On loan to The Met The Met accepts temporary loans of art both for short-term exhibitions and for long-term display in its galleries.

EDS-1275 Double neck

Gibson American
Don Felder American

Not on view

Don Felder of the Eagles used this white double-neck guitar for both the six-string and twelve-string parts of "Hotel California" in live performances. He played the twelve-string neck with a capo (a bar clipped between frets to raise the pitch of the open strings) on the seventh fret for the intro and verses, and the six-string neck for the choruses and guitar solos. Gibson introduced its double-neck instruments in 1958 with the EMS-1235, featuring a standard guitar neck and a short-scale "mandolin" neck tuned an octave higher. In 1962, the company issued the EBS-1250 double bass, pairing a standard guitar neck and bass neck.

Technical Description:

Mahogany body and necks, rosewood fingerboards; 24 ¾ in. scale; aged white finish; set 12- and 6- string necks with pearloid split parallelogram inlays; headstocks with inlaid mother-of-pearl Gibson logo; two humbucking pickups per neck, two volume controls and one tone control, three-way pickup selector switch and neck selector switches, separate output jacks; nickel Nashville-style tune-o-matic bridges and tuning buttons, black and silver knobs, black plastic pickguards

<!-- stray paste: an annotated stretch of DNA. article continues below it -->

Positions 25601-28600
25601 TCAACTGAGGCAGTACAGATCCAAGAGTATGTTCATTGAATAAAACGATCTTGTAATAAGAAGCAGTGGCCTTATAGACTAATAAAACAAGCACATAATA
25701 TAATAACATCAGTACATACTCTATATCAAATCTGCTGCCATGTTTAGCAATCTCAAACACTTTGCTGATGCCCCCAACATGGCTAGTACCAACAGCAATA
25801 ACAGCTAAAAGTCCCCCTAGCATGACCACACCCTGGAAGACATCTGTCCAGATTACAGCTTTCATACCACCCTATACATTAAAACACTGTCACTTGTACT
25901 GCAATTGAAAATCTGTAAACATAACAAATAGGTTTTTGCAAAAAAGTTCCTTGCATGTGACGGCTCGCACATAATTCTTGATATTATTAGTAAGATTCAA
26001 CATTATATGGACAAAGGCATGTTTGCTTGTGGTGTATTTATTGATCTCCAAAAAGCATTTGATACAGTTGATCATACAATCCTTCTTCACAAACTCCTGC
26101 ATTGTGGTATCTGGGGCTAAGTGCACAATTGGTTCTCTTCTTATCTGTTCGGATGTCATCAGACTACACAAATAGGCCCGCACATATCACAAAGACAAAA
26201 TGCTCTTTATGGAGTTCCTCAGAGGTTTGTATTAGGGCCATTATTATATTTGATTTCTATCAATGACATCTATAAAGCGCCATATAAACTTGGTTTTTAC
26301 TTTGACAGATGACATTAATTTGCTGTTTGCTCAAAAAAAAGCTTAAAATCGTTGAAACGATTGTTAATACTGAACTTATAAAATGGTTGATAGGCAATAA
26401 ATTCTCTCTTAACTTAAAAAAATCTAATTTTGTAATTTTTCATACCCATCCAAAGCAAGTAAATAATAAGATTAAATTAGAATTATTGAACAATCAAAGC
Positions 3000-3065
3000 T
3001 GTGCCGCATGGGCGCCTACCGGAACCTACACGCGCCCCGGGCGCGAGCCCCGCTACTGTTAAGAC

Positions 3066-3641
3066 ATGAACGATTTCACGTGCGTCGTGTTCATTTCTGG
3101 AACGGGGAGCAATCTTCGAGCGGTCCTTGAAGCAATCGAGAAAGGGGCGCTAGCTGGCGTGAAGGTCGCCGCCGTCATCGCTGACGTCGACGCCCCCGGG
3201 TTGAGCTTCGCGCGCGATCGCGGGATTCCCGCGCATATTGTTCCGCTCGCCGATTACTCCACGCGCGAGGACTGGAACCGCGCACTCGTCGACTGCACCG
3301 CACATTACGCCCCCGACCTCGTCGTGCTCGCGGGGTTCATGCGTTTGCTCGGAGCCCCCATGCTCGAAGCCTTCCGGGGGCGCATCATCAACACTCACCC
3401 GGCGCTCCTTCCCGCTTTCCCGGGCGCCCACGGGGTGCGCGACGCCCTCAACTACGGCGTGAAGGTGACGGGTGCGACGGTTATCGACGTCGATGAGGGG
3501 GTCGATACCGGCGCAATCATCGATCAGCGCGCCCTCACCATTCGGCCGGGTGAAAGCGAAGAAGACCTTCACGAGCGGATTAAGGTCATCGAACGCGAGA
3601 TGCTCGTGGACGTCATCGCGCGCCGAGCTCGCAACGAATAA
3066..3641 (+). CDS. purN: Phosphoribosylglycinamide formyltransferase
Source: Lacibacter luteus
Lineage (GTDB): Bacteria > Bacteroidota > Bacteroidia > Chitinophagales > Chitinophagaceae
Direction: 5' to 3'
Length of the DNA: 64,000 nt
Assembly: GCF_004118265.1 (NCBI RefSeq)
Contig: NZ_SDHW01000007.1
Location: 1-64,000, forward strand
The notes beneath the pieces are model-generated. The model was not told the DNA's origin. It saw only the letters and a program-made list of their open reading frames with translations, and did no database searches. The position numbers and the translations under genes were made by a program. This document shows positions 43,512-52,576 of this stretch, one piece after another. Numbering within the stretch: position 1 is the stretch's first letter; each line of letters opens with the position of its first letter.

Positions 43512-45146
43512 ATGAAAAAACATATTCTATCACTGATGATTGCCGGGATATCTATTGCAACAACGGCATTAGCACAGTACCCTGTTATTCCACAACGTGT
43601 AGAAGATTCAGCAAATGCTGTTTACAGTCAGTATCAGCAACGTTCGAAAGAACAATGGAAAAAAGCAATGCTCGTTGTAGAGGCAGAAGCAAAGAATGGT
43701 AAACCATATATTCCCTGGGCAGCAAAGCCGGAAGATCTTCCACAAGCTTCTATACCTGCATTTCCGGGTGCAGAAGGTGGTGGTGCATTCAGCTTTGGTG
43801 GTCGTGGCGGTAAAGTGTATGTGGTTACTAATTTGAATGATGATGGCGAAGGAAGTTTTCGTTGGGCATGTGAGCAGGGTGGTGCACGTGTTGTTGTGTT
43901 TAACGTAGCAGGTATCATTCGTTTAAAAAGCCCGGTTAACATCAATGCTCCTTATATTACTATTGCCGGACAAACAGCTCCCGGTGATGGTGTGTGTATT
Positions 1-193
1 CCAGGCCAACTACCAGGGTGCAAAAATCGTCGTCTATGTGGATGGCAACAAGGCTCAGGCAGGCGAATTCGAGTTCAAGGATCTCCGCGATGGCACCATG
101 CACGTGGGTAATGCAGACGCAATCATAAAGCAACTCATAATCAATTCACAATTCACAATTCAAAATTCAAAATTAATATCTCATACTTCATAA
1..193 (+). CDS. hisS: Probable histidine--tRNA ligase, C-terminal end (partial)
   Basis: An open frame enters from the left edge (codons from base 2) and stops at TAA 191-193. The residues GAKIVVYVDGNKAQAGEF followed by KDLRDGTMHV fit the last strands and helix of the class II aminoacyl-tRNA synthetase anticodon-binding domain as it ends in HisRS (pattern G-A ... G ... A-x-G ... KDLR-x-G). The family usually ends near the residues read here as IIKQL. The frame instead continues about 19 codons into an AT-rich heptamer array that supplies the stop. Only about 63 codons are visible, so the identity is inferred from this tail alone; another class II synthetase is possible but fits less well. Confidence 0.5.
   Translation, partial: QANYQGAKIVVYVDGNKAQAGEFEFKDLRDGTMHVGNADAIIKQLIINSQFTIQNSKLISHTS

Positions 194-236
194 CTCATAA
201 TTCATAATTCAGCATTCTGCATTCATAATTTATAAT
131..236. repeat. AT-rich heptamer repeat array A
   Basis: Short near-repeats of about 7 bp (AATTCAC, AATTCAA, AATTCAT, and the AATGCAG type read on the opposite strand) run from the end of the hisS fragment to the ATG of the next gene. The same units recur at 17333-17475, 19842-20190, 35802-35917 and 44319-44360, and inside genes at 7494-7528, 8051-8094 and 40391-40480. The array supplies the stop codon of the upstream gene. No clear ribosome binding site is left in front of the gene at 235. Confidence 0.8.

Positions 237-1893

EDS-1275 Double neck, Gibson (American, founded Kalamazoo, Michigan 1902), Mahogany, rosewood, metal, plastic

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Courtesy of Rock & Roll Hall of Fame